Revised legal studies major has job market in mind
The legal studies major at Brandman University had become something of a hodgepodge, pulling courses designed for other programs: criminal justice, political science, philosophy.
“It was a little bit strange,” said David Long, who teaches in both the legal studies and criminal justice programs. While students already in that major are on their way to a useful, broad-based education, Long thought it could be better. He tapped fellow attorney and Brandman faculty member Melissa Meyer to review it with him.
Incoming students will find a relaunched legal studies program this fall. It’s really a whole new program, said Meyer and Long.
First up is the paralegal profession concentration. It will share core courses with the business law, regulatory compliance, and social justice and public policy concentrations launching later.
“We’ve had a lot of preliminary interest in the program,” said Long.
The paralegal concentration includes courses on electronic discovery and legal technology, contemporary legal issues and law practice management.
All courses will be offered online with a few core courses offered both online and in blended (in-class and online) format.
Focus on employability
Both Meyer and Long are attorneys and bring experience in both civil and criminal law as well as teaching experience.
“We both had ideas about where we wanted the program to go,” said Meyer. “Our focus was on employability skills. The courses now are very heavy in theory and we wanted to shift it toward a more practical approach.”
Meyer said they looked at what other successful programs were doing and incorporated them into the Brandman’s legal studies program while also trying to harness the most relevant and up-to-date topics.
Courses such as constitutional rights, which Meyer now teaches will remain part of the criminal justice program but offered as an elective.
Newly created core legal studies courses (with a new LEST prefix) will cover foundations of law; legal research and writing; contracts; constitutional governance; interviewing, negotiation and alternative dispute resolution; business organizations; torts; litigation and trial advocacy; and ethics in a legal environment. White collar crime from the criminal justice program is also a requirement as is the new legal studies capstone class.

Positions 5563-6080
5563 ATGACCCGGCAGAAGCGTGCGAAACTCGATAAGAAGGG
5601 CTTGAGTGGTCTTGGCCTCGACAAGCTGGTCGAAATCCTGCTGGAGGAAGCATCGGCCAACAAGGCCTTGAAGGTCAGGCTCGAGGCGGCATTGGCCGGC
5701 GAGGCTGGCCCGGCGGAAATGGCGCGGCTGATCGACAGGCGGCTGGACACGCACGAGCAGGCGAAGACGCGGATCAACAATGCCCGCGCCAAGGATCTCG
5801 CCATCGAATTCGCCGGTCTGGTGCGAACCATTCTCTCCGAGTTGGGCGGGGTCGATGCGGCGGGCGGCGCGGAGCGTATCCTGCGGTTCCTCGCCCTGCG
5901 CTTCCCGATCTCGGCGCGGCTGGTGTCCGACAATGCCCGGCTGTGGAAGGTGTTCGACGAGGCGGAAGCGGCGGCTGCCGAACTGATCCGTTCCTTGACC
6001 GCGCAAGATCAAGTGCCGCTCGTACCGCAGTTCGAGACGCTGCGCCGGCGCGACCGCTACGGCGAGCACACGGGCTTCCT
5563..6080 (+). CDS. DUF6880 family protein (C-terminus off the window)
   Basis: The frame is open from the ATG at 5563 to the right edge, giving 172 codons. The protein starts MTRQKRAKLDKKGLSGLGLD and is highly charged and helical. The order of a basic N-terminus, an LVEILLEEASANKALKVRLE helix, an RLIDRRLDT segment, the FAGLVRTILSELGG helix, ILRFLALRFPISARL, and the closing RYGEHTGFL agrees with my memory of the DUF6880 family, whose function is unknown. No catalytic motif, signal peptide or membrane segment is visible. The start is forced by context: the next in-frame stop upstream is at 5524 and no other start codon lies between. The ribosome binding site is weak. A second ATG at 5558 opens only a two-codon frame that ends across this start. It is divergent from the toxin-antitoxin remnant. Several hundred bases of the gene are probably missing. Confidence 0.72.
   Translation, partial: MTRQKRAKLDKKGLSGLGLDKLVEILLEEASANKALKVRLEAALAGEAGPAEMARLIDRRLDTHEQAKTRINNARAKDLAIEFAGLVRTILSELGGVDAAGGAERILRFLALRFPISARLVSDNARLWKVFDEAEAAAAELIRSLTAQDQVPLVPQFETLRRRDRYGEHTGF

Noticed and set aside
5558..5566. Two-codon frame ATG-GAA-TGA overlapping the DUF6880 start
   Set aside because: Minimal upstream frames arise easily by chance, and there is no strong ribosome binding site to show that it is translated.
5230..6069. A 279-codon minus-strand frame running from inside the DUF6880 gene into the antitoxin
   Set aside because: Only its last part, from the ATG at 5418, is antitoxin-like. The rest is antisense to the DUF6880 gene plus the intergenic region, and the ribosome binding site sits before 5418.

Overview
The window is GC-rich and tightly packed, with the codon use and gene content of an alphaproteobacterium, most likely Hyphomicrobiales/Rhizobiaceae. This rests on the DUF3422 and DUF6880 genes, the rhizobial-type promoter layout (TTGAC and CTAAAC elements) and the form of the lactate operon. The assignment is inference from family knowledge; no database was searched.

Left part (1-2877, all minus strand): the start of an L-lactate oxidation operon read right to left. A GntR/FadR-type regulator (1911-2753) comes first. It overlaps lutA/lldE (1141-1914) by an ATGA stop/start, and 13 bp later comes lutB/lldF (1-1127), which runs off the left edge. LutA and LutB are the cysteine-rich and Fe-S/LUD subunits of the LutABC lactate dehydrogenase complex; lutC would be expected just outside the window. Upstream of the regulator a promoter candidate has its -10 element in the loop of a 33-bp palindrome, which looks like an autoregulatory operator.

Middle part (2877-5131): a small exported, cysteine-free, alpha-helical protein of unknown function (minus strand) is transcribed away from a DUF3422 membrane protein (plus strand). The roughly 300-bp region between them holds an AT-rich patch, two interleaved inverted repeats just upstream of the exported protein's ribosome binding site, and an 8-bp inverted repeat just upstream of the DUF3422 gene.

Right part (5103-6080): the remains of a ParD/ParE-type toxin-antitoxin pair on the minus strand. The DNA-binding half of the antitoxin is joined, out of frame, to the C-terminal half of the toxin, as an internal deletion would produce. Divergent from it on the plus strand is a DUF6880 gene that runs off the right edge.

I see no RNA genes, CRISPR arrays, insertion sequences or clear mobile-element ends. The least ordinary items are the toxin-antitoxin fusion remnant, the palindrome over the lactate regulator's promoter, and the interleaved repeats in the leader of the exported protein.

It’s not law school
Long said it was important to keep that in mind when designing the courses. “You want to challenge them (the students) but you realize they’re not law students. You need to meet them where they are and pull them up. It’s not like going to law school, however I think the curriculum is going to be quite challenging and will require a lot of dedication and focus.”
In designing the programs, both Long and Meyer had to keep in mind the accelerated pace of Brandman’s eight-week sessions. For Long it was also a chance to revisit courses and concepts that were outside his career expertise.
“It’s always fun to be able to teach courses that you have a special interest in, but it’s also nice to revisit courses that are not my specialty,” he said, admitting that revisiting contract law gave him nightmares of his first year of law school. “It’s one of the things I love about teaching … you’re always learning.”
Not just for paralegals
Meyer sees many options for the program’s eventual graduates. While working for a law firm as a paralegal seems like the most obvious career objective, she said positions are also available at the county and state level as well as with nonprofit organizations. “It really applies to anyone who is interested in knowing how the law works. There are many ways to apply it in business settings.”
For Meyer, the hardest part of the relaunch was trying to stay patient with the process. “We have these ideas and we want to do them now. You have to take the time, do the research, get the feedback and develop the courses. Now, three years later, we’re really excited to finally start rolling out the courses.”
David Long earned his Juris Doctor from the University of Pennsylvania Law School, after graduating magna cum laude from Howard University. He spent nearly a decade in government serving as a special agent, has practiced commercial and insurance litigation and teaches both criminal justice and legal studies in the School of Arts and Sciences. Listen to a podcast about his career and teaching philosophy:
Melissa Meyer earned her Juris Doctorate from the University at Buffalo Law School where she graduated Magna Cum Laude following a B.A. in political science from Old Dominion University. Her legal experience includes being an assistant public defender in Rochester, New York, an appellate court attorney and a litigation attorney.
Like all Brandman programs, the legal studies relaunch relied on feedback from experts in the field.
• Tom Campbell: Dean, Chapman University Dale E. Fowler School of Law
• Debbie D’Ambrosio: Legal administrator – litigation, Excellus Health Plan
• Rebecca Falkner: Director, Institutional Planning, Brandman University
• Doug Kennedy: Case Management advisor, Gavin De Becker and Associates
• Saul Maneiro: Program officer, Rochester Area Community Foundation
• June McLaughlin: Paralegal program director, Irvine Valley College
• Tracy Mendonsa: Former FBI special agent and compliance analyst with Purple Communications, Inc.
• David Wasilenko: retired judge
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